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United States federal government has charged a Pakistani national for bribing employees at AT&T telecommunication company over a period of five years to help unlock more than 2 million phones and plant malware on the company’s network.

Muhammad Fahd, a 34-year-old man from Pakistan, was arrested in Hong Kong last year in February at the request of the U.S. government and just extradited to the U.S. on Friday, August 2, 2019.

According to an indictment unsealed Monday, Fahd recruited and paid AT&T insiders working at a call center in Bothell, Washington, more than $1 million in bribes between 2012 and 2017 to help them unlock cell phones associated with specified IMEI numbers that otherwise were not eligible to be removed from AT&T’s network.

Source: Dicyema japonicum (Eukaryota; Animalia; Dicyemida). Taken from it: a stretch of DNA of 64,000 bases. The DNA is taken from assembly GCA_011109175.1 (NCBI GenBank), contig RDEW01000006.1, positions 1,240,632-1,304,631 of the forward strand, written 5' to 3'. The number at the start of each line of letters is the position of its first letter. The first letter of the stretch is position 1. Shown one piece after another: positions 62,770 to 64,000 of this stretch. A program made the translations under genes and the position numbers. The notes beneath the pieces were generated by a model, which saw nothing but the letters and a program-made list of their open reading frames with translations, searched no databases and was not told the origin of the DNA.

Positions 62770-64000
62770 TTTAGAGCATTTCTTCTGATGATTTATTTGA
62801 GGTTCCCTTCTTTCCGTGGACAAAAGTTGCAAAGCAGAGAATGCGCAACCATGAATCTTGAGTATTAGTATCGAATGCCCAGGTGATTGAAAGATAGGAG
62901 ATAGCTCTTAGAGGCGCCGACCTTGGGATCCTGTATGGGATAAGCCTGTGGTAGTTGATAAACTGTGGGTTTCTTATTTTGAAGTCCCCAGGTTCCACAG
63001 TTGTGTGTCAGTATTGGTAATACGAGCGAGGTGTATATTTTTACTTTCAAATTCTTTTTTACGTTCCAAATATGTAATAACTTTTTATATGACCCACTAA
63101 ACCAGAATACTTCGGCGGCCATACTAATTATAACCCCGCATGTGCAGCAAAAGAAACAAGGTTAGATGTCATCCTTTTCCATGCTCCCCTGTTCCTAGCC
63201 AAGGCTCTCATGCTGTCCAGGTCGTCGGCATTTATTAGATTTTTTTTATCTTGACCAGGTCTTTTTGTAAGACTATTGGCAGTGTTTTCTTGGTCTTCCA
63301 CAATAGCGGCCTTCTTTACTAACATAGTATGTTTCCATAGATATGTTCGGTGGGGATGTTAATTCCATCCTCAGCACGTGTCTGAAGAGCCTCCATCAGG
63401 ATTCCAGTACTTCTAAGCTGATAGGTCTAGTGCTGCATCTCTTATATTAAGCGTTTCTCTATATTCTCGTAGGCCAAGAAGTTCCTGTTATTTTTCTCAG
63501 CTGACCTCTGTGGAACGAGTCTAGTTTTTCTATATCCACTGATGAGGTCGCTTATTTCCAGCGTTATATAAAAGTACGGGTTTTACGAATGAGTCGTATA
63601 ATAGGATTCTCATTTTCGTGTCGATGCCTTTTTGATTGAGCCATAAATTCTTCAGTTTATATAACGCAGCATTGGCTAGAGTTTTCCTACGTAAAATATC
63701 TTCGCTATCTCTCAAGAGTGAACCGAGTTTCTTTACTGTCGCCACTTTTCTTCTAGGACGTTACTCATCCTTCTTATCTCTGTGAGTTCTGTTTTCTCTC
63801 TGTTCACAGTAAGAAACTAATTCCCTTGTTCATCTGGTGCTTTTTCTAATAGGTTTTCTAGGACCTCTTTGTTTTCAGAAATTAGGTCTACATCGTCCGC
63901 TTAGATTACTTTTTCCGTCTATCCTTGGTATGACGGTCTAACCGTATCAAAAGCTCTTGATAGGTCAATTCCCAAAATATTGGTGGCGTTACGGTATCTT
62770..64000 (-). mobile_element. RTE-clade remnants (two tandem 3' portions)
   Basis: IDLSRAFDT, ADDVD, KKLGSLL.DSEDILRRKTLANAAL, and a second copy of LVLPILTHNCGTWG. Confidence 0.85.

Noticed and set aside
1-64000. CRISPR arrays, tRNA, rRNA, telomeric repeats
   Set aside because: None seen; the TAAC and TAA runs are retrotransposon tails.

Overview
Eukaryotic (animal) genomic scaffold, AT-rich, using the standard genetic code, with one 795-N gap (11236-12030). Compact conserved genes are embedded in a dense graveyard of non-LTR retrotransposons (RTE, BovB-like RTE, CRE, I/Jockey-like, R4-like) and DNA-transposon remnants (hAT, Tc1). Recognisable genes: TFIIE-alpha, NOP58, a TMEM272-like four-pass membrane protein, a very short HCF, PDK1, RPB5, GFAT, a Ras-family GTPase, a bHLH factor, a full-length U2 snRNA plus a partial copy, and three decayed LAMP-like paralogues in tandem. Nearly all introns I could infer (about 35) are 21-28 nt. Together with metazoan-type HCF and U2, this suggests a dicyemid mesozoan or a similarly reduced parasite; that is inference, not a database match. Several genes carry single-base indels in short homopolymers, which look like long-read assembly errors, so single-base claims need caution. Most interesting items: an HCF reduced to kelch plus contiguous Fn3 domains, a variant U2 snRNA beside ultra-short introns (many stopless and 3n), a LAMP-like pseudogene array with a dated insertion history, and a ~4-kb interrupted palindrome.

Some telecommunication companies, including AT&T, Verizon, T-Mobile, and Sprint, sell flagship phones at discounted prices, but it comes with locked SIMs that prevent users from switching their network service for any other telecommunication service.

With his partners in crime at AT&T, Fahd and his co-conspirator Ghulam Jiwani, who is now deceased, ran a successful business where he charged millions of users in return to unlock their devices, enabling them to use a SIM card of any other carrier, domestically or internationally.

Fahd also paid AT&T employees bribes for installing malware on the company’s internal computers at the Bothell call center which allowed Fahd to gather confidential and proprietary information on how AT&T’s computer network and software applications function.

Apparently using that malware and credentials of his co-conspirator at AT&T, Fahd was able to automatically process unauthorized unlock requests for any cell phone from a remote location.

images from Hacker News